FIGURE 1
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Figure 1. RAKT trocar location. Adapted from Prudhomme et al. (12).

In ABOi-RAKT, because bleeding is a major complication due to desensitization protocols, we did not use intra-operative heparinization during vascular anastomoses. An ABOi-KT was performed in the absence of an ABO-compatible donor.

Desensitization Protocols and Maintenance Immunosuppression

Desensitization protocols included plasmapheresis or specific immunoadsorption. The induction therapy included Rituximab (375 mg/m2, one injection), polyclonal antibodies (lymphoglobulins, Grafalon®, 9 mg/kg, one injection) or anti-IL2R blockers (basiliximab, Simulect®, 20 mg at day 0 and 4), according to the period of transplantation, for ABOi-RAKT or ABOi-OKT and anti-IL2R blockers or no induction (according to presence of preformed anti-HLA non-donor-specific antibodies at transplantation) for ABOc-RAKT. The maintenance immunosuppression included tacrolimus and steroids, associated with everolimus or mycophenolic acid.

Study Variables and Outcomes

In the database of consecutive patients, the patients' baseline characteristics that were collected included: recipient age (years), recipient sex, recipient body mass index (BMI) (kg/m2) at transplantation, pre-emptive KT rate, desensitization procedures and induction therapy. The intra-, post-operative, and functional outcomes were: cold ischemia time (minutes), operative time (minutes), rewarming time (minutes), delayed graft function rate, surgical site infection rate, post-transplantation blood transfusion rate, length of hospital stay (days), 1-year post-transplantation rejection rate, 1-year patient survival rate, 1-month kidney graft survival rate, last-follow-up kidney graft survival rate, and median follow-up.

Cold ischemia time was defined as the duration of cold storage, with or without perfusion, with a storage solution, before graft introduction into the recipient. Rewarming time was defined as the duration between insertion of kidney graft into the abdominal cavity and graft reperfusion.

Statistical Analysis

Quantitative data were expressed as median (interquartile range) and qualitative data as number and proportion (%). Patients' baseline characteristics, intra-operative, post-operative, and functional outcomes were compared between ABOi-RAKT, ABOc-RAKT, and ABOi-OKT.

Quantitative values were compared using ANOVA tests. Qualitative values were compared with the Chi 2 test or Fisher's exact test. The kidney graft survival was estimated using the Kaplan-Meier method and compared with the log-rank test method. All reported p-values were two-sided with a significance level at p < 0.05. A statistical analysis was performed using S Prism 7.0a (GraphPad Software Inc., La Jolla, CA, USA).

Results

Patients' Characteristics and Desensitization Protocols

From January 1, 2015 to December 31, 2019, we performed 29 living-donor RAKT, including 7 ABOi living-donor RAKT, and 56 ABOi living-donor OKT in our center. The patients' characteristics are shown in Table 1. Median recipient age, pre-emptive KT rate and sex ratio were similar in ABOi-RAKT, ABOc-RAKT, and ABOi-OKT groups. As expected, recipient BMI at transplantation was statistically higher in ABOi and ABOc-RAKT groups, compared to ABOi-OKT [33.1 (29.4–35.6) vs. 32.2 (30.1–35.0) vs. 23.0 (20.6–25.3) kg/m2 in ABOi-RAKT, ABOc-RAKT, and ABOi-OKT, respectively, p < 0.0001]. Desensitization procedures were similar in the ABOi-RAKT, ABOc-RAKT, and ABOi-OKT groups. Induction therapy rates were similar in ABOi-RAKT and ABOi-OKT, but induction therapy rate was statistically lower in the ABOc-RAKT group.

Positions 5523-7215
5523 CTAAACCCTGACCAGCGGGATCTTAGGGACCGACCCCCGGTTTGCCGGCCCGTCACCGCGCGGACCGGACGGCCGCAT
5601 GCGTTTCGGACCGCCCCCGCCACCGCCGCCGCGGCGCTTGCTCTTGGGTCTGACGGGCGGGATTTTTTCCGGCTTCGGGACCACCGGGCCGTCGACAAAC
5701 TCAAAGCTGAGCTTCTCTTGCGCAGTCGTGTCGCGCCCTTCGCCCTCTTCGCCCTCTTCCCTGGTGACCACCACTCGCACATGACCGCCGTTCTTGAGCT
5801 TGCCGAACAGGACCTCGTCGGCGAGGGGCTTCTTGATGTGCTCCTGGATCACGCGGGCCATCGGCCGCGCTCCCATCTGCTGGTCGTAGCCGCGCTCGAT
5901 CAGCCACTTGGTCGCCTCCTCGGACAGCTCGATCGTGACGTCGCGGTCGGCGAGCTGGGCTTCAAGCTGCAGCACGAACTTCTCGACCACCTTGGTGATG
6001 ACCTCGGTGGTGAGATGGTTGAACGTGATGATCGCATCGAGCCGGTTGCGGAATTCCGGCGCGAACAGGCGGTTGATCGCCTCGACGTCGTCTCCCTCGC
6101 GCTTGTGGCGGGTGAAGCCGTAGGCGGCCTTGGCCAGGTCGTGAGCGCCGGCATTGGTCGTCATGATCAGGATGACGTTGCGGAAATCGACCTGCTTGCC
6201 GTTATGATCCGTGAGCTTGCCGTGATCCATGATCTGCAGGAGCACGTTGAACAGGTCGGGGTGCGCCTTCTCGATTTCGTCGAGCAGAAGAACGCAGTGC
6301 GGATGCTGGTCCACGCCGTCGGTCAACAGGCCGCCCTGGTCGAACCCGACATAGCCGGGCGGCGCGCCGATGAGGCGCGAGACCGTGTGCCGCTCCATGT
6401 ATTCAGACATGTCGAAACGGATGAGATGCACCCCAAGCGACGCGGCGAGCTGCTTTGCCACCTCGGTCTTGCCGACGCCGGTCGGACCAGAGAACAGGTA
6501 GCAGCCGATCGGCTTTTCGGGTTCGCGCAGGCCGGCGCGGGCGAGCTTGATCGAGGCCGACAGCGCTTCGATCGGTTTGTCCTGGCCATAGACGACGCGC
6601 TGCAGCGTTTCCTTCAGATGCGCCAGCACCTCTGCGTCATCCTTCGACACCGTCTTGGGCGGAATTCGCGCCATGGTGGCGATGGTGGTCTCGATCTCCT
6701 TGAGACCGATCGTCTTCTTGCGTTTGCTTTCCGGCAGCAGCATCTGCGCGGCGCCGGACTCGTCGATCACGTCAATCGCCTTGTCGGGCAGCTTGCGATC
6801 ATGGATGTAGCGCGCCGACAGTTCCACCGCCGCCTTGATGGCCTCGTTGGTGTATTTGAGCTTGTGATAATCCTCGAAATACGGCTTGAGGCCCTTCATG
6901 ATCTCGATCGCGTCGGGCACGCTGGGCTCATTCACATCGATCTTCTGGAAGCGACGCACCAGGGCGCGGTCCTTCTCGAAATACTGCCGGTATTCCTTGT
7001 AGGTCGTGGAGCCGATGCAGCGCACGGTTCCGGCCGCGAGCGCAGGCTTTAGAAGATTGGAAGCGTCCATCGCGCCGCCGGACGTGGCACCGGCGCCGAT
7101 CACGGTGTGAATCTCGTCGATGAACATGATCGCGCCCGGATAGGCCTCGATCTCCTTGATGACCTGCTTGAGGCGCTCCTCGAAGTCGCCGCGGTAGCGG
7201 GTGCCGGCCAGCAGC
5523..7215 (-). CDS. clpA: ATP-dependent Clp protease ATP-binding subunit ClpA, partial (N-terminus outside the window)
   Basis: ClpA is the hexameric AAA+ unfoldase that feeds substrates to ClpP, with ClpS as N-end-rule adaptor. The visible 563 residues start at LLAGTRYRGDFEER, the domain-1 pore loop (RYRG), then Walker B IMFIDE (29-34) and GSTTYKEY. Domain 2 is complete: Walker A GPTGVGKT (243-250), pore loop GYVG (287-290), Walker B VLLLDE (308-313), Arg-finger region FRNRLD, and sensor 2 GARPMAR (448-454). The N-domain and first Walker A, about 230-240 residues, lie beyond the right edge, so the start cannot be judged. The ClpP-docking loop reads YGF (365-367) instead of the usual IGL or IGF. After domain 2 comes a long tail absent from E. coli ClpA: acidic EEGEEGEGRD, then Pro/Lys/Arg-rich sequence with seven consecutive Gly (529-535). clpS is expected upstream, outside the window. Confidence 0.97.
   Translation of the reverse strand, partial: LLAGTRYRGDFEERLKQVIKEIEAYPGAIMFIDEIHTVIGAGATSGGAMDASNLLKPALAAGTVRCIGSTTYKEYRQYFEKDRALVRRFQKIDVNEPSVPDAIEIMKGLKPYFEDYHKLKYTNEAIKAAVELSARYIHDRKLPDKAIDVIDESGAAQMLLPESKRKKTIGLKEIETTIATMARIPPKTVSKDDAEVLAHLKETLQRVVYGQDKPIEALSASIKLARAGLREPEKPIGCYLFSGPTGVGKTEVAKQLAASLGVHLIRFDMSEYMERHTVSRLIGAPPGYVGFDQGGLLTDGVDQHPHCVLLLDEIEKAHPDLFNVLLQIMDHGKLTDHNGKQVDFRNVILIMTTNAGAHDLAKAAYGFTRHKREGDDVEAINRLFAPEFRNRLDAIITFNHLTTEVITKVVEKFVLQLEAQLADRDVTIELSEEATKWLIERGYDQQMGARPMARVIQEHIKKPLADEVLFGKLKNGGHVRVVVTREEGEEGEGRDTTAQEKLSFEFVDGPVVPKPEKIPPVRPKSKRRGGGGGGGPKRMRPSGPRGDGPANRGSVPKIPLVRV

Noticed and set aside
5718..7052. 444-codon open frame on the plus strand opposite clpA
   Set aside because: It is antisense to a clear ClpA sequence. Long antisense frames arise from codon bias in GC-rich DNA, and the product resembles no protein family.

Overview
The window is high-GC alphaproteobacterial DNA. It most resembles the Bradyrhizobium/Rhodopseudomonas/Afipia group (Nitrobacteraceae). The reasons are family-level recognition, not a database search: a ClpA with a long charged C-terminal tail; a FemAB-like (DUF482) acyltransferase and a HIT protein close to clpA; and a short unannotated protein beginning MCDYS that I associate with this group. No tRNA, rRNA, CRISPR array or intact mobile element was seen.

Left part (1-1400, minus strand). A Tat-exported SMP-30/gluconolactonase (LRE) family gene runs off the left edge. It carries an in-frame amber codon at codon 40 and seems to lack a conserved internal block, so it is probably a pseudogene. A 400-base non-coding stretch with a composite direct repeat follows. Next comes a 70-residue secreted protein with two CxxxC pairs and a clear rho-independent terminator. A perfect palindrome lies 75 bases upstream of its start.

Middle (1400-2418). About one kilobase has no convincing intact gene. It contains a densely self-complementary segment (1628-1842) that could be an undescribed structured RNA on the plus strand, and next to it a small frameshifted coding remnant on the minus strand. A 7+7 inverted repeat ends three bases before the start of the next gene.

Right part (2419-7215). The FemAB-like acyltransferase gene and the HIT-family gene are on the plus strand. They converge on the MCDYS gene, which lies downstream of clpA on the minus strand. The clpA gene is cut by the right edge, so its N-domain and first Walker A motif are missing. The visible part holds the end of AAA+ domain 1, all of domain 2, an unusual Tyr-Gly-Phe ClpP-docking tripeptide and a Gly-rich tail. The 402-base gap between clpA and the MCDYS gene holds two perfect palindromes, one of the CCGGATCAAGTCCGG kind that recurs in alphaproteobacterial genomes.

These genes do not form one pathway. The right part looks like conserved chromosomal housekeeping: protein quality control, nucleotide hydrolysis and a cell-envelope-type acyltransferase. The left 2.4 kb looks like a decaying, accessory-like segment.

TABLE 1
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Table 1. Patients' characteristics and desensitization protocols.

Intra-, Post-operative Outcomes, and Functional Outcomes

Cold ischemia time, operative time and rewarming time were statistically longer in the ABOi-OKT group (p < 0.0001) (Table 2). The surgical site complication (principally infection-related) rate was lower in ABOi-RAKT, without statistical difference (0 vs. 8.9% in ABOi-RAKT and ABOi-OKT, respectively, p = 0.7). The delayed graft function rate was 0% in ABOi-RAKT, 13.6% in ABOc-RAKT, and 10.7% in ABOi-OKT (p = 0.6) (Table 2). The post-transplantation blood transfusion rate was statistically higher in the ABOi-OKT group (14.3 vs. 13.6 vs. 57.1% in ABOi-RAKT, ABOc-RAKT, and ABOi-OKT, respectively, p = 0.001) (Table 2). Median length of hospital stay was 8 (7–10) days in ABOi-RAKT recipients, 9 (7–13) days in ABOc-RAKT and 8 (7–9) days in ABOi-OKT (p = 0.3). At 1 year of follow-up, the rejection rate, and patient survival rate were similar in the ABOi-RAKT, ABOc-RAKT, and ABOi-OKT groups. The kidney graft survival at 1 month and at last follow-up was not different between ABOi-RAKT and ABOi-OKT (Table 1 and Figure 2).

TABLE 2
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Table 2. Intra-, post-operative, and functional outcomes.

FIGURE 2
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Figure 2. Kaplan-Meier kidney graft survival in the ABOi-RAKT and ABOi-OKT groups.

Discussion

Kidney transplantation is the best therapeutic option in patients with ESRD. In fact, survival is significantly higher in recipients compared to age-matched patients who are maintained on dialysis and age-matched patients who are awaiting KT (14). However, grade III obesity reduces the opportunity for male patients with ESRD to access transplantation (15).

Furthermore, it is sometimes necessary to overcome immunological barriers with desensitization strategies to allow access to transplantation for transplantation candidates. Thus, in countries where a donor swap or a donor-chain program is not feasible, ABO-incompatible programs have been developed (16).